Skip Ribbon Commands Skip to main content

 

The Kitten has arrived

Independent but rewarding

There are many aspects of feline behaviour which make cats ideally suited to life in the modern world, with owners being busy and working long hours. The cat’s reputation as an independent creature is well deserved and for many owners this characteristic is often appealing. Although some cats are happy to cope with periods of separation from their owners and will happily amuse themselves when human company is not available, cats are actually a social species and enjoy company. Most cats also respond well to positive interaction with their owners when it is available. The cat offers affection and companionship whilst retaining its right to live its own life and respecting the independence of its owner.

Maximising the benefits of the cat-owner relationship

In order to maximise your role as a good owner, it is important to look at life from a feline perspective, understand their behaviour and appreciate how their different perception of the world needs to influence the way we care for them. Their enhanced sense of hearing, smell and touch, coupled with their innate desire to hunt, makes them a unique species with very specific needs. Note: not all cats will hunt and most learn their skills from their mother so they tend to specialise in what they hunt.

 

Social behaviour

Although most cats appreciate and value human company, some cats do not have a fundamental requirement for it, and it is therefore very important that kittens are given adequate and appropriate socialisation with people if they are to become rewarding pets.

The most important time in a kitten’s development for learning to interact in a social context with other cats, people and other domestic species (including the dog) is called the socialisation period. It occurs when the kitten is still very young (around 2 to 7 weeks old).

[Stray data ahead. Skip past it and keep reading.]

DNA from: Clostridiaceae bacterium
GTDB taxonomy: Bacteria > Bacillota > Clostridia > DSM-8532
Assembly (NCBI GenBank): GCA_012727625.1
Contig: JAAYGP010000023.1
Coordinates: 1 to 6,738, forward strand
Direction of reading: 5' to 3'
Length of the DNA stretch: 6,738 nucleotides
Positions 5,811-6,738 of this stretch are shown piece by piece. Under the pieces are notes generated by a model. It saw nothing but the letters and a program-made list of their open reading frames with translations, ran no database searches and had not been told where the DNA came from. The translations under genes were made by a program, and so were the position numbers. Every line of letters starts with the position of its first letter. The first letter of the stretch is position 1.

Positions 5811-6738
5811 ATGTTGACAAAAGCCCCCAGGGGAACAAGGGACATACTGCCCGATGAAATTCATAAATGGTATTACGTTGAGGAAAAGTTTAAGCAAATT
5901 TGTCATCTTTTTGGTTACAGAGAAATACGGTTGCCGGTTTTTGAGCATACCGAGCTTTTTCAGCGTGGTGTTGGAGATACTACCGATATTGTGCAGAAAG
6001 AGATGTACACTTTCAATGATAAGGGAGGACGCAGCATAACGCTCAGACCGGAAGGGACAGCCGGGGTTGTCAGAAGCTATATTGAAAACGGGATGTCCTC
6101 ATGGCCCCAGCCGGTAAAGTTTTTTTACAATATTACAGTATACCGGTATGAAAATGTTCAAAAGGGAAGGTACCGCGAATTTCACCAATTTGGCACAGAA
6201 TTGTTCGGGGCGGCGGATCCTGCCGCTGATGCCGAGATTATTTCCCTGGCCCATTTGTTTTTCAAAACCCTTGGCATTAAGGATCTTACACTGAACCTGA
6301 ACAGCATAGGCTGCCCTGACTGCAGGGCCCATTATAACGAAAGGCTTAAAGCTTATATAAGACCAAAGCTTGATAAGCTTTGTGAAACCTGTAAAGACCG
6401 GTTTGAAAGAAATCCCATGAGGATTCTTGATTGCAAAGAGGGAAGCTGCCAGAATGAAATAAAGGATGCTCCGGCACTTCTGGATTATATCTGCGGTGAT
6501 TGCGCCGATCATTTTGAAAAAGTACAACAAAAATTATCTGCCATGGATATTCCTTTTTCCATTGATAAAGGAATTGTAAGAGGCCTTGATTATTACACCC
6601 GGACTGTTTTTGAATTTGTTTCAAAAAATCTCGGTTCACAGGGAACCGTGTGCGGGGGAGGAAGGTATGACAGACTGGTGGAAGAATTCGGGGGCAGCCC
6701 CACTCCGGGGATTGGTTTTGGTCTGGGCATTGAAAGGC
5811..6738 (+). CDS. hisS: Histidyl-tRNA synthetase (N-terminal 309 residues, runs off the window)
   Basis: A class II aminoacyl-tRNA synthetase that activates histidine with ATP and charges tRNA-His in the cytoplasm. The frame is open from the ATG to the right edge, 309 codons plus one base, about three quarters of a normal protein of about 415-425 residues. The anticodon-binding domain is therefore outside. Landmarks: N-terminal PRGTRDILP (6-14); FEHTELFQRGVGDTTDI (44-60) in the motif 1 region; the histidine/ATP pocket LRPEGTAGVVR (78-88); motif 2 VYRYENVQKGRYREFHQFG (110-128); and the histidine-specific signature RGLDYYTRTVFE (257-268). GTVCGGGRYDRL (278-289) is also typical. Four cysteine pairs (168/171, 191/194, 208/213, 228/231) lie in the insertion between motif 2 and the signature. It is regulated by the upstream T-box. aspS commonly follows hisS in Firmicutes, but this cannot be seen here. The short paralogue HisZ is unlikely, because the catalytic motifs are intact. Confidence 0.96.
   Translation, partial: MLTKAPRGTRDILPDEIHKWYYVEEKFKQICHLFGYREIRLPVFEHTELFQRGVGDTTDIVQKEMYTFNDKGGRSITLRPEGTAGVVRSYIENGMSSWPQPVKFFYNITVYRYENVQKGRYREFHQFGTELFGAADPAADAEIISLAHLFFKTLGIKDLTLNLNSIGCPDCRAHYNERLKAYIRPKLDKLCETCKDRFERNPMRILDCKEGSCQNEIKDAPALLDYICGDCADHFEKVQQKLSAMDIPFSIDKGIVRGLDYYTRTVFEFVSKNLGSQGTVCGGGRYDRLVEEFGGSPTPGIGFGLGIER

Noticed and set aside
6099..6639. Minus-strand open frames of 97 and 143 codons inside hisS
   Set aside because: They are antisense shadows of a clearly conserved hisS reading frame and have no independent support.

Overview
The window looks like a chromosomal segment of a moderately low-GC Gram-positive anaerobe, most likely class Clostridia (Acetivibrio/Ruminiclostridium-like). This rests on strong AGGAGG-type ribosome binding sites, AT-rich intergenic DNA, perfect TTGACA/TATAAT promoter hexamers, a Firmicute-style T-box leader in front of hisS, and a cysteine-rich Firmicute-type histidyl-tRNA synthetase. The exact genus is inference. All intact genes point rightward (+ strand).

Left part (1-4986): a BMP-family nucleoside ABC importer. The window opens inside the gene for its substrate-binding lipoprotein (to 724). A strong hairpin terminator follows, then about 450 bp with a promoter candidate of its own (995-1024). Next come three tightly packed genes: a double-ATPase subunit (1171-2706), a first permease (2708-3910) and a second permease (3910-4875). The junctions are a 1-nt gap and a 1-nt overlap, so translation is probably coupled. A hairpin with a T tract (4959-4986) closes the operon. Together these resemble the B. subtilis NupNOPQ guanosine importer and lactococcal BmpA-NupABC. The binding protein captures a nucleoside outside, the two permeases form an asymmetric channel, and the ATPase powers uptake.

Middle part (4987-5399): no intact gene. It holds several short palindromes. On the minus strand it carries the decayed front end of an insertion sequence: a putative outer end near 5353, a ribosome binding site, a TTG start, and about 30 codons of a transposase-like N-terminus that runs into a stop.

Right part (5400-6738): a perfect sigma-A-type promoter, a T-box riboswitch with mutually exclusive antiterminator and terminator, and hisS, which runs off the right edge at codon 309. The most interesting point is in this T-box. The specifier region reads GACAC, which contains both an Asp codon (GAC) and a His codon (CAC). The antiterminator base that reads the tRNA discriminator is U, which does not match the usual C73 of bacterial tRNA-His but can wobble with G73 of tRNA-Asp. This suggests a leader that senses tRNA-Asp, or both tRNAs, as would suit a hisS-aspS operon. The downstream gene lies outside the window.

It is possible to enhance your kitten’s socialisation once your kitten comes to live with you, often at 2 to 3 months of age. Kittens who have received a good foundation of human interaction at an early age will adapt more quickly to life in a domestic environment.

A good way to socialise kittens is to handle them regularly at a young age. Lifting, touching, and gently restraining them is the best way of preparing them for the sort of contact which owners will want with them as adult cats. When this sort of handling is carried out by a number of different people, kittens have a better chance of accepting human contact rather than just tolerating humans or interaction with a specific individual.

If you have any concerns about your kitten in terms of socialisation, or you have noticed any behavioural problems, such as hiding whenever a stranger appears or showing fear reactions towards you or the environment, do not hesitate to consult your veterinarian. Your veterinarian may refer you to a veterinary behaviourist if necessary. Treatment will be much more effective if started early.

Training

The independent nature of the cat leads most people to assume there is not much they can do to manage their cat’s behaviour and they may not even consider trying to train their cat.

A good reference to help is Training Your Cat written by Dr Kersti Seksel (registered veterinary specialist in animal behaviour). However, cats do need to learn how to behave and common examples of training include teaching kittens to use the litter tray or a cat flap, introducing them to travel in a cat basket or cage and training cats to respond to your calls.

In addition to specific training, kittens also need to learn how to control their own behaviour and limit potential injury to others. Part of this process involves learning that the use of teeth and claws are not acceptable when interacting with owners and other pets or people, and it is therefore important not to encourage their use during play by using human body parts such as fingers or toes. Play should be directed to appropriate toys instead.